With Andy Reid functioning as a quarterback guru and experienced offensive mastermind, the Chiefs were prepared to take on a project in Mahomes. McDermott, in his first year of coaching a dysfunctional franchise, already shouldered too much responsibility; his Bills were not ready to put all of their chips in on one player.
The State of the Front Office
The Bills front office was also not set in stone. Bills owner Terry Pegula elected to hire his head coach before selecting a general manager, choosing Sean McDermott to run the operation with GM Doug Whaley as a figurehead. Not wanting to rush the GM decision or lose all of the valuable scouting Whaley’s staff had done leading up to the draft, the Bills chose to keep Whaley as an interim general manager until after the draft.
That mistake proved costly, as the Bills became apprehensive to make big decisions without the guidance of a long-term general manager. While they gave out several large contracts in free agency, most notably to safeties Micah Hyde and Jordan Poyer, they did not want to decide on the future of the franchise without the front office intact.
Under this circumstance, the Bills made a wise decision. They traded back to collect assets and push the ultimate quarterback decision down the road. Not only could they use these selections to rebuild a weak roster in the short-term, but they could utilize these future picks as ammunition to trade up in what was projected to be a historic 2018 quarterback class.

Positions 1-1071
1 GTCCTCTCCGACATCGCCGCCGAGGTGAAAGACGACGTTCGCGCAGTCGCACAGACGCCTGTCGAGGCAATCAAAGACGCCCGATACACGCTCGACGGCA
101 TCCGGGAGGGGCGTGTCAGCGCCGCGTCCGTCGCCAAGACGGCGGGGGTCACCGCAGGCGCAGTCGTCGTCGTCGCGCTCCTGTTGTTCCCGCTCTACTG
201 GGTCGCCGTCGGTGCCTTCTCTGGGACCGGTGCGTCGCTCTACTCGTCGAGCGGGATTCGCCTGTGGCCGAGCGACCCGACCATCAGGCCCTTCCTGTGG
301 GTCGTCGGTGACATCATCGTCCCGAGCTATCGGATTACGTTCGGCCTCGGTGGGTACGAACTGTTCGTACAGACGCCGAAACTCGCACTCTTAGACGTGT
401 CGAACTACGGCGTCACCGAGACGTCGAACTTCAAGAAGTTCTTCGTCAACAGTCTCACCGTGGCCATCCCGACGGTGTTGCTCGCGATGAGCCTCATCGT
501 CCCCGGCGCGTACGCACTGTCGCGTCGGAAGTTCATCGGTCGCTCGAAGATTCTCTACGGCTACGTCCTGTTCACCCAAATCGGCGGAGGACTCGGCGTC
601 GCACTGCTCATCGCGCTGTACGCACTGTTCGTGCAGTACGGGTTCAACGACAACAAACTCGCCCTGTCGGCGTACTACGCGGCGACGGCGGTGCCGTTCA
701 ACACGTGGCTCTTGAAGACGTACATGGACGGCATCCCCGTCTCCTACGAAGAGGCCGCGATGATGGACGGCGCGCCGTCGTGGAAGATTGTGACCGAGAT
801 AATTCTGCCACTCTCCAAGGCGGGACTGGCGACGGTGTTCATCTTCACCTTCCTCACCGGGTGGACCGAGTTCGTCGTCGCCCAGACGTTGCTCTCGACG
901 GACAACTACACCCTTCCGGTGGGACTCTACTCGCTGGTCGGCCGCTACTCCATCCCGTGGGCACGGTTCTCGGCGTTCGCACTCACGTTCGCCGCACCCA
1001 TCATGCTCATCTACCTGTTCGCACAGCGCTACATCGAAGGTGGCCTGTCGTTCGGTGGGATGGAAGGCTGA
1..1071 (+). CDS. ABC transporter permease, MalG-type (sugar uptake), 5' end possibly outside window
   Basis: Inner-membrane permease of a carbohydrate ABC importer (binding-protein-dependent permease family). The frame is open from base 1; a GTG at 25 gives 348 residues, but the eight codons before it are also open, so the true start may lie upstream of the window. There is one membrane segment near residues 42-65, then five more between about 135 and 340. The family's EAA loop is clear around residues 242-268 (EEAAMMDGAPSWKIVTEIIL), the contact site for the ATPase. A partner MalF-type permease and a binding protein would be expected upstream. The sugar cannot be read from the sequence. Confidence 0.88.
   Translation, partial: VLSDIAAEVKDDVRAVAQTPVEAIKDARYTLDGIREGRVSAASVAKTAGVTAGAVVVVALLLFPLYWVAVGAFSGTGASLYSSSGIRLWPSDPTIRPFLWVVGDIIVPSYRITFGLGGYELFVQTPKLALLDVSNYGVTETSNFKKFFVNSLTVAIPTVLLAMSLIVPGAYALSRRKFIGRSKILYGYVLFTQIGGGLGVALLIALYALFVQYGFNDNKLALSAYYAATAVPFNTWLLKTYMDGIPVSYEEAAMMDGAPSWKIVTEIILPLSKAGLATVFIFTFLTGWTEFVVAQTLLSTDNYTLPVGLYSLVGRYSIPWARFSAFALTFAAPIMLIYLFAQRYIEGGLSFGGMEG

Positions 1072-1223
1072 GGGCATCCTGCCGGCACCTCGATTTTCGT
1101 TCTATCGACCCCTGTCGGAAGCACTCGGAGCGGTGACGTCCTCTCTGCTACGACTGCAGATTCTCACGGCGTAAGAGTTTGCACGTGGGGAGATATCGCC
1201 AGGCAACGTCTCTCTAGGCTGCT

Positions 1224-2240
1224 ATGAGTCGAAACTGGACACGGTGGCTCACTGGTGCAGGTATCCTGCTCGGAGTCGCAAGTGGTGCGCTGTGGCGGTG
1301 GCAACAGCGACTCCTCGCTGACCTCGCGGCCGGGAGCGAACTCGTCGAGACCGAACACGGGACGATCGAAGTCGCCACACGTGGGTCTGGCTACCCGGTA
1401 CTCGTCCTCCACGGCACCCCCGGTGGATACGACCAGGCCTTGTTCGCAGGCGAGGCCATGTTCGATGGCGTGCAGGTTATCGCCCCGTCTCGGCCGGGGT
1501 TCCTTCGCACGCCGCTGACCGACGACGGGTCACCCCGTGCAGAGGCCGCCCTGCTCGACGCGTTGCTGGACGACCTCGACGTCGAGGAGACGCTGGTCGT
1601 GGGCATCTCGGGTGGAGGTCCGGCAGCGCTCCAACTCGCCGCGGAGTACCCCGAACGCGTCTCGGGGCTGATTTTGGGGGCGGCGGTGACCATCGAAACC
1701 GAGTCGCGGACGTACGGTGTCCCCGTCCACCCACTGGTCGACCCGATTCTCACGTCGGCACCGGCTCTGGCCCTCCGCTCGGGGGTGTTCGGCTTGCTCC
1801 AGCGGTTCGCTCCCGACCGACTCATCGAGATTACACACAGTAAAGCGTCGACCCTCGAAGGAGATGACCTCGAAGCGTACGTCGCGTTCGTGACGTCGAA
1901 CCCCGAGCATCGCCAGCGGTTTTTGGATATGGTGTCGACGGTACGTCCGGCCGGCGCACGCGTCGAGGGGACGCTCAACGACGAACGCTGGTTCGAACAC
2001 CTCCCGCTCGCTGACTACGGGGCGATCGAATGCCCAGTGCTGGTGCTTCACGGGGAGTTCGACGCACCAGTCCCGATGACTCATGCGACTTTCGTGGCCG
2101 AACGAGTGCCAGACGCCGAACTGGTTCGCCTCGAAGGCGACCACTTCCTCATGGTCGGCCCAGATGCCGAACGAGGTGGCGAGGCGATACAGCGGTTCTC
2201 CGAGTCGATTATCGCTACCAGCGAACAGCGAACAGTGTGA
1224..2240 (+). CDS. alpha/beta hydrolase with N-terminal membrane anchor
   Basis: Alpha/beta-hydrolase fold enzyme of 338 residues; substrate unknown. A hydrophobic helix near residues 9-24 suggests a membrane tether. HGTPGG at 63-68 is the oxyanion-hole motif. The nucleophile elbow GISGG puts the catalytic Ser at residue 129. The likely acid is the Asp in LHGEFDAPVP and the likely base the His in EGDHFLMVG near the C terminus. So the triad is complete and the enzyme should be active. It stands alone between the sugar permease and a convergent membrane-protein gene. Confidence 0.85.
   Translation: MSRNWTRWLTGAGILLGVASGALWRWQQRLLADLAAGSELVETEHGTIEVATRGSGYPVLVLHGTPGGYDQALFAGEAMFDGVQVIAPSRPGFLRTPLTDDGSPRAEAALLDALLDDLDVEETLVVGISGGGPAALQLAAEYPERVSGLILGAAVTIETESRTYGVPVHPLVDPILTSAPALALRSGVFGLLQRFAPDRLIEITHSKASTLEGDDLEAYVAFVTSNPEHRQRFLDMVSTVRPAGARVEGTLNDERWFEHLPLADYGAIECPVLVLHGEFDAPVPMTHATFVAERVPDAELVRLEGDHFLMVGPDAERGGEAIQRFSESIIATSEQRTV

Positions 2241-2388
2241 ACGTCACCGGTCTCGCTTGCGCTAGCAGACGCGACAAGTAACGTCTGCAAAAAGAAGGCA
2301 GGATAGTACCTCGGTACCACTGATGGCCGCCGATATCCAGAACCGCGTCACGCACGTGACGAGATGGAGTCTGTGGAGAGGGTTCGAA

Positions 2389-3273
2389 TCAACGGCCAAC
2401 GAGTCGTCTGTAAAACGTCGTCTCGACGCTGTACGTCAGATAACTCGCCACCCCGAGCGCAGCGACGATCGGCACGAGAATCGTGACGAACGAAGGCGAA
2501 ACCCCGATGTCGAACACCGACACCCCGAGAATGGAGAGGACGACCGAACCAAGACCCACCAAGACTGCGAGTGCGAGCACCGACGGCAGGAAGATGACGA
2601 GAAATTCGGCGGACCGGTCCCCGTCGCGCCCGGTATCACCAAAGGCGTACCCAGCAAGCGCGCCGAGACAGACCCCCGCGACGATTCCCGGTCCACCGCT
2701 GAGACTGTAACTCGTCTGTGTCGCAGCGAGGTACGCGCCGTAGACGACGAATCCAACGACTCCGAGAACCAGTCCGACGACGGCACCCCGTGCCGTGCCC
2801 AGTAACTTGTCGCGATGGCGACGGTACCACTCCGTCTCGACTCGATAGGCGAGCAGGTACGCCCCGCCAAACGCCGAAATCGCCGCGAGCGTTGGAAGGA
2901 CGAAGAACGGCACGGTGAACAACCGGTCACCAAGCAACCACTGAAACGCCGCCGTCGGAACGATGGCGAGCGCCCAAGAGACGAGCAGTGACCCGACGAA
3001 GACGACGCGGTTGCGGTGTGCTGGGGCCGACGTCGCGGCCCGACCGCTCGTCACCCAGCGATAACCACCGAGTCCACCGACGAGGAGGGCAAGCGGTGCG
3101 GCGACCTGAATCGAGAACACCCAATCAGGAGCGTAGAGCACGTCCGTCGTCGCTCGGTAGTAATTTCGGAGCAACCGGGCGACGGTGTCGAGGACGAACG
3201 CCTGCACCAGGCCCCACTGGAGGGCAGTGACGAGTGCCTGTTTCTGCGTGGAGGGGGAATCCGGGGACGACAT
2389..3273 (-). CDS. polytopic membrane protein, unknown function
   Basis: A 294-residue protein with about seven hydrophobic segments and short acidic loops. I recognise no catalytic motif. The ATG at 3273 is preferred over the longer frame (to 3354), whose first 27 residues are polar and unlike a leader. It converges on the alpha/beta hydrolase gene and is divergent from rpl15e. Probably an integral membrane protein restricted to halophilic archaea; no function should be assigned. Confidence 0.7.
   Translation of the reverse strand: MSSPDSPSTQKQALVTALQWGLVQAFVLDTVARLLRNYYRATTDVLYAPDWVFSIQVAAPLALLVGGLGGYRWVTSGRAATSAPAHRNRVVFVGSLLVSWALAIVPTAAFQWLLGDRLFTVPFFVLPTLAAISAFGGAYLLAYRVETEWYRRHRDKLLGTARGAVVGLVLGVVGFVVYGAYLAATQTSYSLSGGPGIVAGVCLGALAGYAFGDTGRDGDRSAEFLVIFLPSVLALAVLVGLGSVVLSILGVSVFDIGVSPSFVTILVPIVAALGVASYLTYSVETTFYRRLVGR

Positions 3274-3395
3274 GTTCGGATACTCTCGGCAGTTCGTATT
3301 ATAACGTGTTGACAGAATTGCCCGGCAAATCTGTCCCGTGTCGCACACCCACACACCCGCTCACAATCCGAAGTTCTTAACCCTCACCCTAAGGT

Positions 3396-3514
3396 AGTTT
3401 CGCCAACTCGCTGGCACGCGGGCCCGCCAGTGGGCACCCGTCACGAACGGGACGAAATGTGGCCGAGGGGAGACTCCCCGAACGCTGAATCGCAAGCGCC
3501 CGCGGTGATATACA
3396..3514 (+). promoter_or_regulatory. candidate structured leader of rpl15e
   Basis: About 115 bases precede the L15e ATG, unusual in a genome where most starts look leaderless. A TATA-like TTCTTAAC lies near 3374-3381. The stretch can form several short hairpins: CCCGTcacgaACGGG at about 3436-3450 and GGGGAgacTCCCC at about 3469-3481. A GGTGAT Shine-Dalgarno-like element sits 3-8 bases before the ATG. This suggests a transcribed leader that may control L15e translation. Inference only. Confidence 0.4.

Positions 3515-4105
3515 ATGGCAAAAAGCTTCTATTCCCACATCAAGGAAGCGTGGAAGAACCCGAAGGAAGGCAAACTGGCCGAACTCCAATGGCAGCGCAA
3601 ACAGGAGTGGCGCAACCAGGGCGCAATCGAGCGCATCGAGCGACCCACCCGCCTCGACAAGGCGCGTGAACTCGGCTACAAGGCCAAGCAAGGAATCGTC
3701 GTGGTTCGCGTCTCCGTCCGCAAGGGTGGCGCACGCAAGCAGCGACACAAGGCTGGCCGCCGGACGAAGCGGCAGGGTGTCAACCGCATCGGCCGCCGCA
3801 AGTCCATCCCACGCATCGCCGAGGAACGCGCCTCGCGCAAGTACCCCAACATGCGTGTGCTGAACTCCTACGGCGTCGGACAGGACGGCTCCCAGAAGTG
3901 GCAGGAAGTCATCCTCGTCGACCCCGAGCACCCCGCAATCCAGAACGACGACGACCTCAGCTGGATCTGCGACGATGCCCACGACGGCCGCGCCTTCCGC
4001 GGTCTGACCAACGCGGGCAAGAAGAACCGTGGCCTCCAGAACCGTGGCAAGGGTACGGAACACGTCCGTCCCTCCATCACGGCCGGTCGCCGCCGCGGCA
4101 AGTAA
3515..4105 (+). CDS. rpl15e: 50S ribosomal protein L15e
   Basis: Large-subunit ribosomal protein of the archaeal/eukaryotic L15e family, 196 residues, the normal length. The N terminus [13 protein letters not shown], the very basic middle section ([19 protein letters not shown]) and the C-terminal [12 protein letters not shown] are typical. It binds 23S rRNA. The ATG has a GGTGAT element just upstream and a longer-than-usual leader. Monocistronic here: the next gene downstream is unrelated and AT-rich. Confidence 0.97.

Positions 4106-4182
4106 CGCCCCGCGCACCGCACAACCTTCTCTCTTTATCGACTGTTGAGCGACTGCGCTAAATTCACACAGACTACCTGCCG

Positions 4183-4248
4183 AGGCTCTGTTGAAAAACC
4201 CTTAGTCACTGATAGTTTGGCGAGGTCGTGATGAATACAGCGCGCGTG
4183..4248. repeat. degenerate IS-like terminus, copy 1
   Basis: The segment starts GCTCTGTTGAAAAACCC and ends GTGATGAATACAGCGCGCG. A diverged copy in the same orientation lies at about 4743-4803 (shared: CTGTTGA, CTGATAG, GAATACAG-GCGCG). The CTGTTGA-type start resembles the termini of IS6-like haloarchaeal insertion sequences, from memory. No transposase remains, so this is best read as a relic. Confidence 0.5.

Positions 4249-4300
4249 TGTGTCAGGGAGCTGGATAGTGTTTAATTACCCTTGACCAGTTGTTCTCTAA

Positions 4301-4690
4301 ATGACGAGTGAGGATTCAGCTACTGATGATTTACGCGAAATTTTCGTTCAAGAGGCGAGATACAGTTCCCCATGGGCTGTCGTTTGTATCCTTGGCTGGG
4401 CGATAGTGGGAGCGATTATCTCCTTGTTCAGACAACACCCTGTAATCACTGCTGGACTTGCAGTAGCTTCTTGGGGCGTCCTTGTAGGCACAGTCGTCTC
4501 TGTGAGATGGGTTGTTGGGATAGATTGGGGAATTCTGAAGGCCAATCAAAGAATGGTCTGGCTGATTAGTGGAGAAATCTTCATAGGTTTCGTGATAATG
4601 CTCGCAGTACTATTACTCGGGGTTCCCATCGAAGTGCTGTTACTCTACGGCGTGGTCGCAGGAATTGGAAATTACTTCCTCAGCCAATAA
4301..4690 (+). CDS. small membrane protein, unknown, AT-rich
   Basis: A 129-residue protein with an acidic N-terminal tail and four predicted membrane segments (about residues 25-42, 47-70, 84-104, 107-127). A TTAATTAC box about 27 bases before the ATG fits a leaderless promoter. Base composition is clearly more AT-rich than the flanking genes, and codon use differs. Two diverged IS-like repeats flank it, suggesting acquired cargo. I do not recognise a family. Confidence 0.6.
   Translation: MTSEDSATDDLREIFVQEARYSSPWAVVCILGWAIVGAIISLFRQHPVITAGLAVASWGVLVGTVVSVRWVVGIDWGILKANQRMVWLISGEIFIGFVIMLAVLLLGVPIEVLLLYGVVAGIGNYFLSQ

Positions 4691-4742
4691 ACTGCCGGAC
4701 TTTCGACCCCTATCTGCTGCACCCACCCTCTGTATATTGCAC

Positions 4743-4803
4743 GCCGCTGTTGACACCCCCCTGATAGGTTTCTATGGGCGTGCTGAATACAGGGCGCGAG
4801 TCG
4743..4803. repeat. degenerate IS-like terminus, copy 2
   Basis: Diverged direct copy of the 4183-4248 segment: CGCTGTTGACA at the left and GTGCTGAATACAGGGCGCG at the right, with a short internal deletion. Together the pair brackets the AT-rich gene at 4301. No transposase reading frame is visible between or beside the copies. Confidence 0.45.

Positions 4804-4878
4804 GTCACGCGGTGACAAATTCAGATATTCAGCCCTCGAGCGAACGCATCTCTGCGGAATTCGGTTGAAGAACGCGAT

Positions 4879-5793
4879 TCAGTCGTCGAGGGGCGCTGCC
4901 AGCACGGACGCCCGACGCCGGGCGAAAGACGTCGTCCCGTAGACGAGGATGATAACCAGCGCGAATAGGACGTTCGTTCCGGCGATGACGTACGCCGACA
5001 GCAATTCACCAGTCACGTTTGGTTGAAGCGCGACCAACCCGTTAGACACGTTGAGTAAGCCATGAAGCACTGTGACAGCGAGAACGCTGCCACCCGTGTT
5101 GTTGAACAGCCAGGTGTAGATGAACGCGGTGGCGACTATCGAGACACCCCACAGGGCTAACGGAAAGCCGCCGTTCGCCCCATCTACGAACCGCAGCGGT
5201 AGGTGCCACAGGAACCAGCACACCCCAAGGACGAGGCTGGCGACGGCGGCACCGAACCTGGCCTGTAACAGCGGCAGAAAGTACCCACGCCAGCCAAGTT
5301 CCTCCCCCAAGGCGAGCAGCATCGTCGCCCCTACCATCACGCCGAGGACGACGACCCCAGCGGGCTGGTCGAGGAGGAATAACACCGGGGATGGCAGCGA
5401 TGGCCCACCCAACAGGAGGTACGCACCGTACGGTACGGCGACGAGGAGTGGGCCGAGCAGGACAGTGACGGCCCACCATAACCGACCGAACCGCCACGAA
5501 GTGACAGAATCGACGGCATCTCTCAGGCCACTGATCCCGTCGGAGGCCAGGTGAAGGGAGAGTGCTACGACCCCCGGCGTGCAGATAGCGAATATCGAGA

The Chiefs, meanwhile, had a stable front office led by long-time general manager John Dorsey. With multiple draft selections, a talented roster and years of experience and good grace among ownership, they understood they could take a shot on the quarterback of the future. They had the luxury of organizational stability to take the risk.
With the front office unsettled and Whaley on his way out, the Bills elected to give the future GM a full cupboard of draft picks when he arrived. Doing so obviously cost them a shot at the MVP, but electing not to hamstring the new GM with a project he could not hand-pick was sound reasoning. Instead, the Bills could reshape their front office with more cap space and draft picks than previous iterations had at their disposal.
The State of the Quarterback
Depending on the direction of the franchise, having an average quarterback can be more of a detriment than having no quarterback at all. Heading into a rebuilding year, the Bills understood they needed some level of stability at the quarterback position to get through the 2017 season. Tyrod Taylor had been relatively safe throughout his tenure in Buffalo, so McDermott was comfortable in the belief that Taylor could keep the team competitive even without top-tier talent.